Heidi J. Reich, MD, working in the lab of Eduardo Marbán, MD, PhD, in the Cedars-Sinai Heart Institute, has been participating in clinical trials using stem cells derived from normal, healthy allogeneic human heart tissue delivered through the coronary arteries in patients with myocardial infarction or advanced heart failure. The paradigm to date uses single dosing, but multiple doses may achieve greater benefit, if there are no immune complications.

Heart disease remains the leading cause of death in the U.S. and worldwide. Despite improvements in care for patients with advanced heart failure, mortality within five years of diagnosis remains at 50 percent. Members of the lab are increasingly optimistic that stem-cell therapy will dramatically change this dismal picture by affording a treatment option that can potentially reverse, and maybe one day cure, advanced heart disease.

Reich is studying the immune response to repeat dosing of allogeneic cardiac stem cells. Whether stem cells are immunologically inert or could lead to sensitization has important clinical implications: Rejection or sensitization could reduce the benefit of allogeneic stem-cell therapy, lead to myocarditis or limit future consideration for heart transplantation. Conversely, stem cells that evade the immune system completely can be tumorigenic.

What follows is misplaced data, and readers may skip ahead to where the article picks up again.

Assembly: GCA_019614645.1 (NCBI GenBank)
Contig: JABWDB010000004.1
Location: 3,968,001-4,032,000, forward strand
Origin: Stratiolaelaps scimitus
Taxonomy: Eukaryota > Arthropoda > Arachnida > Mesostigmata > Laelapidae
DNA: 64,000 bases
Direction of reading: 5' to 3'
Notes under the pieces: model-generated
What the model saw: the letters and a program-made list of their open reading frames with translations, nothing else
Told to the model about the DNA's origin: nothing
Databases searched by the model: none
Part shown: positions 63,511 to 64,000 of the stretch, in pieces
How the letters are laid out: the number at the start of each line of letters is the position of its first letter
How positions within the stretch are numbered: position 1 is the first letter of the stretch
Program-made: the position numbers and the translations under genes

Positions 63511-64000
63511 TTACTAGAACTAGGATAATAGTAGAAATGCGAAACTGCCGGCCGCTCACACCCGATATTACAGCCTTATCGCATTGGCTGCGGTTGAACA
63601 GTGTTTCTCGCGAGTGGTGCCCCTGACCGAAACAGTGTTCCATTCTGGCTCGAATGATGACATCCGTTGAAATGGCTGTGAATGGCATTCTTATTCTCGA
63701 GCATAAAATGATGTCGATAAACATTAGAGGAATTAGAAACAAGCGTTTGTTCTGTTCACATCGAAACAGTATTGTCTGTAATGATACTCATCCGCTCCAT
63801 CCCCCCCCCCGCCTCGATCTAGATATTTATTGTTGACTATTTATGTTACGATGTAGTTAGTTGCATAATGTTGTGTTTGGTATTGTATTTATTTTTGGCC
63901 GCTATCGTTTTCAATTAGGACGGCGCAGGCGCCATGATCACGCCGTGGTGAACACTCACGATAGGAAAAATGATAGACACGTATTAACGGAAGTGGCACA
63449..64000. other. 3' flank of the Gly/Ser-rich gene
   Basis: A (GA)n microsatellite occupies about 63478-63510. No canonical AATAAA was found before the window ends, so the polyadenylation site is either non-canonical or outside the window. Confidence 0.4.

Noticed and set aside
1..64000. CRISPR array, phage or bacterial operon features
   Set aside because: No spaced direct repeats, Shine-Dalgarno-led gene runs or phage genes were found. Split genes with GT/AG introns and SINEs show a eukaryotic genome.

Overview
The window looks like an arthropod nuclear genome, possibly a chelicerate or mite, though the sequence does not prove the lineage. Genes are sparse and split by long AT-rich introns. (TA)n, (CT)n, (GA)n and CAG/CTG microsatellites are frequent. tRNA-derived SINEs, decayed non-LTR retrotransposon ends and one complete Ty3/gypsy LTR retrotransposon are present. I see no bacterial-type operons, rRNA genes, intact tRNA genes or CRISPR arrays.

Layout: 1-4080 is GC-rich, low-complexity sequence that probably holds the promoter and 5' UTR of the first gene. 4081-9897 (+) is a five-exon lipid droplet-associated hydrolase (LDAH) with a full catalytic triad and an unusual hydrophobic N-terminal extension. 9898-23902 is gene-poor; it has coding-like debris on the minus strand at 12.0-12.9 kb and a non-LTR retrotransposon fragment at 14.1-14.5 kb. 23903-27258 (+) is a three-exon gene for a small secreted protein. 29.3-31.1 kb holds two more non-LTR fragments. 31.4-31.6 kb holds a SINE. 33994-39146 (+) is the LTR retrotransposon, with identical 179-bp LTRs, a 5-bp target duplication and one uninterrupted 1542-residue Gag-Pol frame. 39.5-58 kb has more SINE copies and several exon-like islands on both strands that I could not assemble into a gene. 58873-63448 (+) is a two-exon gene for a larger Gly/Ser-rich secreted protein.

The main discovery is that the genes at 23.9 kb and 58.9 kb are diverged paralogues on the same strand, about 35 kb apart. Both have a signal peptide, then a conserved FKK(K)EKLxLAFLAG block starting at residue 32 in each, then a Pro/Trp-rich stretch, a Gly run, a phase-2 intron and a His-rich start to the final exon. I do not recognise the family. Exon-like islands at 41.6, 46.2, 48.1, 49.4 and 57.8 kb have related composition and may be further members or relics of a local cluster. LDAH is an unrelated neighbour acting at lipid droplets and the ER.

Previous studies in the Marbán lab were encouraging: No detrimental immune response was apparent after single-dose allogeneic cardiac stem-cell therapy. To better characterize the immune response and ensure patient safety, lab members are taking a closer look by giving repeat doses of allogeneic cardiac stem cells and measuring the humoral and cellular immune response in a rat model of myocardial infarction.

Repeat dosing has been found to significantly improve left ventricular ejection fraction on transthoracic echo, and the lab's characterization of the immune response is ongoing.